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V. Hedging Contingent Exposure A. If only certain contingencies give rise to FX rate exposure, then options can be effective insurance.

B. Example: if a firm is bidding on a hydroelectric dam project in Canada, it can hedge the Canadian-U.S. dollar exchange rate only if the company wins the contract. The firm can hedge this risk with options. Firm will buy a put in amount of contract with an expiration date equal to the announcement date of the results of the bid.

VI. Hedging Recurrent Exposure with Swaps A. Swap Contract agreement to exchange one currency for another at a predetermined exchange rate (swap rate) on a sequence of future dates. B. Swap contract is like a portfolio of forward contracts with different maturities. Maturities can range from months to 20 years. Swaps are flexible with regard to amount. C. Firms with recurring exposure can hedge at a lower cost with swaps than a program of hedging each exposure as it comes along.

VII. Hedging Through Invoice Currency The firm can shift, share, or diversify exchange rate risk: A. Shift exchange rate risk Invoice foreign sales in home currency. B. Share exchange rate risk By pro-rating the currency of the invoice between foreign and home currencies. C. Diversify exchange rate risk By using a market basket index (SDR).

VIII. Hedging Via Lead and Lag A. If a currency is appreciating, pay those bills denominated in that currency early; let customers in that country pay late as they are paying in that currency. B. If a currency is depreciating, give incentives to customers who you in that currency to pay early; pay obligations denominated in that currency as late as your contracts will allow.

IX. Exposure Netting A. A multinational firm (MNC) should not consider deals in isolation, but should focus on hedging the firm as a portfolio of currency positions. 1. Example: U.S. based MNC with Korean Won receivables and Japanese Yen payables. Since Yen and Won tend to move in similar directions against the U.S. dollar, the firm can just wait until these accounts come due and buy Yen with Won. 2. This hedge is not perfect, but it may be too expensive or impractical to hedge each currency separately.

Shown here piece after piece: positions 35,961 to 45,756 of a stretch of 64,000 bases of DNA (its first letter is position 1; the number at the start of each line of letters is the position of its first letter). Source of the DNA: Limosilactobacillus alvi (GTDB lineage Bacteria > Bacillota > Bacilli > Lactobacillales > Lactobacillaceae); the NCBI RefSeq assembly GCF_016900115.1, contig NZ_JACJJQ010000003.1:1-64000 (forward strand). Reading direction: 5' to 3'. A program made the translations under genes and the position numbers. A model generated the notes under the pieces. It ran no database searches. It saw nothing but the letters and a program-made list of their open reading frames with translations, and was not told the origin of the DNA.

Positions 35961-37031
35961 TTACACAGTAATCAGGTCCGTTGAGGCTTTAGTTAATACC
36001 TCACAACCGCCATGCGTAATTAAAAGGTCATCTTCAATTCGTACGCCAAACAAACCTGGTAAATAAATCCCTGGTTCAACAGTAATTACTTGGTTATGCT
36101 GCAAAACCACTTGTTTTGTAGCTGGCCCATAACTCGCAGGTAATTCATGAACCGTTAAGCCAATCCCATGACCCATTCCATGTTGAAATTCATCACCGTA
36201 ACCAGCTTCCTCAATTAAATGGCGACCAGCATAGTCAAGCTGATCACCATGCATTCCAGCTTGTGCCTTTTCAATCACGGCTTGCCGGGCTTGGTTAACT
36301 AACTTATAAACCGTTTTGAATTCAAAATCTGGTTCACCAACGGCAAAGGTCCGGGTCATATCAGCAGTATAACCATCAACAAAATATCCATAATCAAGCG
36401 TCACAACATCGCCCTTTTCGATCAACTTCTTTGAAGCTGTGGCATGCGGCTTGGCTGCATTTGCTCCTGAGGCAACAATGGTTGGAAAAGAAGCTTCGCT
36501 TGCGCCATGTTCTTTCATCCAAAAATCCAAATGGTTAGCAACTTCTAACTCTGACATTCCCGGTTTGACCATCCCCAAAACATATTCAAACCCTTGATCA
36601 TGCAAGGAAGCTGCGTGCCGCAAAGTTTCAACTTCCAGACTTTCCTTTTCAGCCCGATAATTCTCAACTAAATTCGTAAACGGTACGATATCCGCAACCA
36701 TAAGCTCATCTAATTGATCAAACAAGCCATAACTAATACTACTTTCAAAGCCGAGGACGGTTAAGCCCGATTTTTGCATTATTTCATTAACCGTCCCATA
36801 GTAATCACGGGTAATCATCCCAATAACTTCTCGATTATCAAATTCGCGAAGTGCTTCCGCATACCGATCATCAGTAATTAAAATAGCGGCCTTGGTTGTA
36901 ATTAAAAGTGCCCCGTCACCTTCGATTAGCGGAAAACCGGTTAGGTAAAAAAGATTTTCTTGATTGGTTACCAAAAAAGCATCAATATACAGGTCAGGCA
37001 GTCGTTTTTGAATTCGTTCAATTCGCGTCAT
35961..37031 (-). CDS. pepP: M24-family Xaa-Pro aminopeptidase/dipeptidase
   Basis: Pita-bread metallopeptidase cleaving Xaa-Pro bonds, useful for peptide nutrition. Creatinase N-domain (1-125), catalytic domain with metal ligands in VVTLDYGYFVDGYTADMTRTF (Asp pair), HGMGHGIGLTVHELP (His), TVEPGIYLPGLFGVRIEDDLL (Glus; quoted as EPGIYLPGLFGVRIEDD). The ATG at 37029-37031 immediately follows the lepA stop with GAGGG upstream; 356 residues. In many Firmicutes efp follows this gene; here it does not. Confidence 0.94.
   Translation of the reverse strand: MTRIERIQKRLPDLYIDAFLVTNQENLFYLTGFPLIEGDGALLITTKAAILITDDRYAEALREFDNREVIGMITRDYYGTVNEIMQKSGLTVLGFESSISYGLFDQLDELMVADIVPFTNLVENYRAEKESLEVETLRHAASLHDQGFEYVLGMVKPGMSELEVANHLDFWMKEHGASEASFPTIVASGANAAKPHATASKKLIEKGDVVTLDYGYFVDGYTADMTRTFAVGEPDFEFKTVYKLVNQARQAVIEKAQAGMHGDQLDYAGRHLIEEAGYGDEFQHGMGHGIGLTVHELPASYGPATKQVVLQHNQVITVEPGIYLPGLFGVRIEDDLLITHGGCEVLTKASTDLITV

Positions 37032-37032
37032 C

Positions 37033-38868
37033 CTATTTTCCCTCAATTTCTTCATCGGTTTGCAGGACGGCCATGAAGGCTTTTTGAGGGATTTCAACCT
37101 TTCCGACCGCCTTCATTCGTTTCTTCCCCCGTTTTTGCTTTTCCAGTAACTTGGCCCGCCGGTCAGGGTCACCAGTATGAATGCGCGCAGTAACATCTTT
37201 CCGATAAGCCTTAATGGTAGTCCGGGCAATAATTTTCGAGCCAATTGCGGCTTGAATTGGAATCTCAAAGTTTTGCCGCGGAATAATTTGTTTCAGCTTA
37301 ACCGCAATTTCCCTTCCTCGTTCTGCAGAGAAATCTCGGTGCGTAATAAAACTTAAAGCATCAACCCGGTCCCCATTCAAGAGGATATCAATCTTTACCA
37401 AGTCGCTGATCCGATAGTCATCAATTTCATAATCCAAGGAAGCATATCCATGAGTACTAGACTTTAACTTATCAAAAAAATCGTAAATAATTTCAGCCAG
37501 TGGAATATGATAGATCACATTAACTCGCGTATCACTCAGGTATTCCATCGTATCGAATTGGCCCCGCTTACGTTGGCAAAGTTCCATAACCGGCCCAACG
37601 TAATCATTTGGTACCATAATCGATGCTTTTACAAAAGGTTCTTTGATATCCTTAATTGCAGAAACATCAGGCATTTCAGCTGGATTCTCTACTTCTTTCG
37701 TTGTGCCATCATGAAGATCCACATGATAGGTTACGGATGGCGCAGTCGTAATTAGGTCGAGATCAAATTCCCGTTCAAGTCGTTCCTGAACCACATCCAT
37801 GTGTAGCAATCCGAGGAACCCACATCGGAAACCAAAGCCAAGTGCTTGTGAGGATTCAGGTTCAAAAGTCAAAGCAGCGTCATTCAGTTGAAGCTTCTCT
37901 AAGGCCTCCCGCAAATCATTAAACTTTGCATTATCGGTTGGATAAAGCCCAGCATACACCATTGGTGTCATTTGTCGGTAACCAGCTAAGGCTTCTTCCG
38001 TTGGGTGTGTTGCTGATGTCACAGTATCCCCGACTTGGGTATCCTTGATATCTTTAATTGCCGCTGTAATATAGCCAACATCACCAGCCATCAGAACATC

B. Setup a reinvoice center This is a financial subsidiary that nets out the intra-firm transactions. Once residual exposure is determined, then the firm implements hedging. C. Example: a U.S. MNC with three subsidiaries and the following transactions:
$20

U.S.
$40

$30 $10

Canada

$10

$35 $25 $60

$30

$40

Mexico

$20 $30

Great Britain

Bilateral Netting would reduce of foreign exchange transactions by half with re-invoice center.

U.S.

$10

Canada

$25 $15 $20

$10

Mexico

$10

Great Britain

Simplify bilateral netting with multilateral netting through a reinvoice center.

U.S.

$15

Canada

$40

Mexico

Great Britain

X. Should the Firm Hedge? A. Not everyone agrees that a firm should hedge: 1. Hedging by the firm may not add to shareholder wealth if shareholders can manage exposure themselves. 2. Hedging may not reduce the systematic risk of the firm. Therefore shareholders who hold a diversified portfolio are not helped when management hedges.

B. On the other hand: in presence of market imperfections, the firm should hedge. 1. Information Asymmetry - managers may have better information than the shareholders. 2. Differential Transactions Costs - firm may be able to hedge at better prices than the shareholders. 3. Default Costs - hedging may reduce the firms cost of capital if it reduces the probability of default. 4. Taxes can be a market imperfection - corporations that face progressive tax rates may find that they pay less in taxes if they manage earnings by hedging than if they have boom and bust cycles in their earnings stream.